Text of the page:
Allene holds an LCSW license and received her MSW from the University of Connecticut and M.A. in Education from Chestnut Hill College.

“NASW-PA Chapter is a co-sponsor of this workshop. 6 CEs will be awarded for completion of this course. NASW has been designated as a pre-approved provider of professional continuing education for social workers (Section 47.36), Marriage and Family Therapist (Section 48.36) and Professional Counselors (Section 49.36) by the PA State Board of Social Workers, Marriage & Family Therapists and Professional Counselors.”

Date: January 20, 2017

Time: 8:30am registration, workshop: 9am to 12pm

Location: Belmont Behavioral Health, 4200 Monument Road, Philadelphia, PA 19131
Credits: 3 CEU’s for PA Social Workers; MFT’s and PC’s
Fee: $60.00

RSVP by paying for the workshop on-line below.

Add to Cart

Summary: All social workers are required to obtain training in ethics. These trainings focus primarily on codes of ethics, risk management, ethical dilemmas and the narrower topics of boundary issues, dual relationships, conflict of interest, confidentiality, etc. Theories and concepts are important but over time we have come to realize that these studies bring these topics to life and are compelling and essential ways of understand and develop our own ethical values.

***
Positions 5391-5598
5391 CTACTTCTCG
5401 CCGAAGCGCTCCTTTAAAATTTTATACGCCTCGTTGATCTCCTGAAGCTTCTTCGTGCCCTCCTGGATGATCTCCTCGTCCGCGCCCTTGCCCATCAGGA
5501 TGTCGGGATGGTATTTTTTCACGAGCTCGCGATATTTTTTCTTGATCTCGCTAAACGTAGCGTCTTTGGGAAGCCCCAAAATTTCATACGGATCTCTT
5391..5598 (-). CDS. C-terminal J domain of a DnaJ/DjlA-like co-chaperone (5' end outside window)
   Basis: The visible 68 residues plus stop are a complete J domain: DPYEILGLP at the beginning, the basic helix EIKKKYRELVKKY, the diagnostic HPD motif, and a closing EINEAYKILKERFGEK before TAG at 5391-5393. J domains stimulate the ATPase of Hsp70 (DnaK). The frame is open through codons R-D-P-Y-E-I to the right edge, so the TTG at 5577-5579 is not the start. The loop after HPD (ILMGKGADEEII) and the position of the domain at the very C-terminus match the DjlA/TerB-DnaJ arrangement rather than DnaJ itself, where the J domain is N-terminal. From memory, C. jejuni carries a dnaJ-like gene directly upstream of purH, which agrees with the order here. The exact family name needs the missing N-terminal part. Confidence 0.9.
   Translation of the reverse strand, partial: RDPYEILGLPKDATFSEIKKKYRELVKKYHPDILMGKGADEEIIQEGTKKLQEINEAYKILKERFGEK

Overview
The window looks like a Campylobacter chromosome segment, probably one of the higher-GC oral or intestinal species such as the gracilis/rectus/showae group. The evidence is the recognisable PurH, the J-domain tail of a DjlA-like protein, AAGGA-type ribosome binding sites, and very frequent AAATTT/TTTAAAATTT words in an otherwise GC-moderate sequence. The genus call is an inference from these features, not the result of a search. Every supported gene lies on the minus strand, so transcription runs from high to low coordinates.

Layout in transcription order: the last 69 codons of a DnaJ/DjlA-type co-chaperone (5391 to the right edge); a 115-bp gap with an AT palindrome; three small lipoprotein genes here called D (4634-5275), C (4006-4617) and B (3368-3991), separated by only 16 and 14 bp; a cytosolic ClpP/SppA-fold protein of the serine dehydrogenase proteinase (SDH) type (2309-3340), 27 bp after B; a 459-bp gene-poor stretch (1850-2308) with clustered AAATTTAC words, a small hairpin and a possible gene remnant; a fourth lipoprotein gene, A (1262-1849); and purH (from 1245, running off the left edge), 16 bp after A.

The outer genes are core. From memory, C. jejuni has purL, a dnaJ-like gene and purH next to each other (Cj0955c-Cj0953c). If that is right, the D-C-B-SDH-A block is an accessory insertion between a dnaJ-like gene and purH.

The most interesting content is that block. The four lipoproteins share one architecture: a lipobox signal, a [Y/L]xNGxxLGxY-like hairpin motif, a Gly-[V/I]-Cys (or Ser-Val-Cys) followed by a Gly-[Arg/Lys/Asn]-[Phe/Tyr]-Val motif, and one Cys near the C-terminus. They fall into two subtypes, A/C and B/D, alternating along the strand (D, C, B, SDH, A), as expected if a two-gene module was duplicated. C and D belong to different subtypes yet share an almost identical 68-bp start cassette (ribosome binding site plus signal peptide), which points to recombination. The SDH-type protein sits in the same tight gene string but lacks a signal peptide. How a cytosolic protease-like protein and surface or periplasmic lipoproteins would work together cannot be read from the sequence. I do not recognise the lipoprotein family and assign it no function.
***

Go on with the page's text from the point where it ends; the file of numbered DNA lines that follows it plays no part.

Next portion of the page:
This training uses a cross section of ethics cases related to each standard of social worker: responsibilities to clients, responsibilities to colleagues, responsibilities in practice settings, responsibilities as professionals, responsibilities to the social work profession and the broader society. We will discuss each case and the Code of Ethics it mirrors. Participants will have many opportunities to discuss these situations an attempt to resolve the ethical dilemmas in each sample

Objectives: At the end of the training, the participant will be able to:

  • Understand the NASW ethical values and corresponding standards
  • List the six NASW ethical standards
  • Discuss ethical scenarios and relate NASW standards and values to each

Presenter: Allene Lyons, LCSW, M.Ed.Allene